For most six year olds, chatting with classmates is a routine part of the school day. For Hobart local Emma Watt, learning to talk casually with friends was a major milestone.

Emma was born with a hearing impairment and several complicated health issues, but is today making major gains in her development thanks to support from the NDIS.
“Emma failed her hearing tests at birth a number of times, and she also had sight issues. She was born without a thyroid gland. There were a number of different things happening at the same time,” Emma’s mum Jennifer said.

“We got her hearing tested at age two and there were no improvements, so at age three she gad grommet surgery and at four we got her fitted with hearing aids.

“Because it was such a long time between the first diagnosis and getting the hearing aids, Emma’s speech was really delayed.”

Emma’s family, including older sister Abi, learned sign language to help teach Emma words such as ‘hungry’, ‘finished’, ‘please’ and ‘thank you’. 

Emma and Abi pull funny faces

“We took Emma to a speech therapist who was able to teach her sign language – and then her speech just took off from there.”

While Emma previously received funding for speech therapy, occupational therapy and physiotherapy, life became a little easier when she was able to join the NDIS in 2017.

Now Emma receives additional funding for a Roger microphone, which her teacher wears and connects to the Bluetooth in Emma’s hearing aid so she can hear the teacher and her classmates clearly.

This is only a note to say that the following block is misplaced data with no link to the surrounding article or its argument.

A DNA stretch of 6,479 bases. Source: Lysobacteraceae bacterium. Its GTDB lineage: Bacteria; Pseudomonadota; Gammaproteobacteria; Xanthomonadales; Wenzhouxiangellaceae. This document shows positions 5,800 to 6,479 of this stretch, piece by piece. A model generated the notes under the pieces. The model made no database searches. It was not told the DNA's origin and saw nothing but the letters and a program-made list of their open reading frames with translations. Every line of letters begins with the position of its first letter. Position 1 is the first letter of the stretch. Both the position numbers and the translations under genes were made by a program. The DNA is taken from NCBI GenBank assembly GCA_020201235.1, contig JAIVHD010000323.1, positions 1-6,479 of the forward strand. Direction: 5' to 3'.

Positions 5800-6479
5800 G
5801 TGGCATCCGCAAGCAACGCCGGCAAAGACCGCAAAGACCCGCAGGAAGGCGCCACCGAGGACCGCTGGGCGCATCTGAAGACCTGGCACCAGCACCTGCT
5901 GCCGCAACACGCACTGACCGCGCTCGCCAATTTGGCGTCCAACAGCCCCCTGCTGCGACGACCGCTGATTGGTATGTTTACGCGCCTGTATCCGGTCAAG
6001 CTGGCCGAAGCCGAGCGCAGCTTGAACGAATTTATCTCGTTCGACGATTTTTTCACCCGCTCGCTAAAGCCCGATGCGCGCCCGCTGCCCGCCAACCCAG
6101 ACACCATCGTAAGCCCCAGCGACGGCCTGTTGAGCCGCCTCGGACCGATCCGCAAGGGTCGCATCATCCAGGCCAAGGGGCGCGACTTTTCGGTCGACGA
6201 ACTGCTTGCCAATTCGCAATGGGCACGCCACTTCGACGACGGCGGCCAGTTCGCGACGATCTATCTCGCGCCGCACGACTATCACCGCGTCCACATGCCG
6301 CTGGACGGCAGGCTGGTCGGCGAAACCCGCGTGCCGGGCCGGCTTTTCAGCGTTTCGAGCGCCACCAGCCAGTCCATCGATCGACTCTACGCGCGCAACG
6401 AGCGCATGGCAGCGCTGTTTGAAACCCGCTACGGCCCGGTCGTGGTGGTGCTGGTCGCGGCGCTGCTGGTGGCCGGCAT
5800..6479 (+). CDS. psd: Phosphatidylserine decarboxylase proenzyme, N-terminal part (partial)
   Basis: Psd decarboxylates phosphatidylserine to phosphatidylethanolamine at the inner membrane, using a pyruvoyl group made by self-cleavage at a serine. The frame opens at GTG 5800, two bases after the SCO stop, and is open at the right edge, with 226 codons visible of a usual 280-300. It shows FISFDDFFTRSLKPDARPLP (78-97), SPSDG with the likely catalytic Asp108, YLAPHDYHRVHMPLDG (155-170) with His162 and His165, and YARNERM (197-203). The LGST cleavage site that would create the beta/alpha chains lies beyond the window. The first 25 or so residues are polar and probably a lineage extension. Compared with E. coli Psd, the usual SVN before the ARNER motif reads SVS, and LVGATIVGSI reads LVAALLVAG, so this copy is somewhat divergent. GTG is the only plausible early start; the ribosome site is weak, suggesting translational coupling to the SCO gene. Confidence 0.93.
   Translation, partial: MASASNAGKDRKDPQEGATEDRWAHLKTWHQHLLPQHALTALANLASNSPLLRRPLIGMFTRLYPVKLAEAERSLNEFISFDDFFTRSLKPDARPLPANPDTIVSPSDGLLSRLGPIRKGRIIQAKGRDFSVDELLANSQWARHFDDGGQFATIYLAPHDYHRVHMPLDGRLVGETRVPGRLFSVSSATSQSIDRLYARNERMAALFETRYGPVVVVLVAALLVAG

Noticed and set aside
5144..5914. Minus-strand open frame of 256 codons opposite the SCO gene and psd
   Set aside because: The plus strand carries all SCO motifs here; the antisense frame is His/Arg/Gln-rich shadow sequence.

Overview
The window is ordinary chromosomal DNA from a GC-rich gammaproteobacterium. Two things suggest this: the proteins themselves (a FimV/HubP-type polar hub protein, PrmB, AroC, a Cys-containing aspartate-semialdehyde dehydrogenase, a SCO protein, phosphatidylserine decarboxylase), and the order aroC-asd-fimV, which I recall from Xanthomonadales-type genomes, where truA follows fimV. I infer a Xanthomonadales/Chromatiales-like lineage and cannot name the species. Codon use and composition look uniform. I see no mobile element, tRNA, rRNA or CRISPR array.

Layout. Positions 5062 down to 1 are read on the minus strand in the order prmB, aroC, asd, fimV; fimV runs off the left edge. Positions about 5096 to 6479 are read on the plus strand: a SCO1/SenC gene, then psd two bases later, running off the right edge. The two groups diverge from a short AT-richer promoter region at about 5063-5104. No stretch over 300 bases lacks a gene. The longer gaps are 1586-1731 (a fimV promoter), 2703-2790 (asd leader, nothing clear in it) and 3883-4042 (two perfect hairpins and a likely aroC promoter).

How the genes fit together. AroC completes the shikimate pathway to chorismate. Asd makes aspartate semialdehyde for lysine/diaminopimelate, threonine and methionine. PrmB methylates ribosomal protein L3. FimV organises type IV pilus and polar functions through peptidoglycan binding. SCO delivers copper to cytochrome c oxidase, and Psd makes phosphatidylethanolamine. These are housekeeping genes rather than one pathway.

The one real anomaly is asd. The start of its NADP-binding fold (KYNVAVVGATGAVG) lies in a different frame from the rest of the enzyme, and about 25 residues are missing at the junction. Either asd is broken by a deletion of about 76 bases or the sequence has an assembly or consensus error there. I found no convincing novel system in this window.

“Everything is now centralised, the support we get from our local NDIS partner has been fantastic, everything is in one central spot.

“The biggest difference for us is the integration between therapies and Emma’s support – her speech therapist is able to go into her school, work with her teacher’s aide and they can then work with her teacher, it’s all working really well.

“Since the NDIS we have noticed big changes in Emma’s speech – she is able to chat with her friends and classmates and it’s just phenomenal.

“It’s the product of support from the NDIS, us as parents and her teachers as well.”

“The NDIS has been brilliant, and she’ll have that support for as long as she needs it, it will help her get ready for the adult world and her life ahead.

“While we will always be doing all we can to assist Emma to cope with her hearing loss, it is only one part of her as a person.

“Our hopes and expectations for Emma’s success in life are no different to those we have for her big sister Abi.”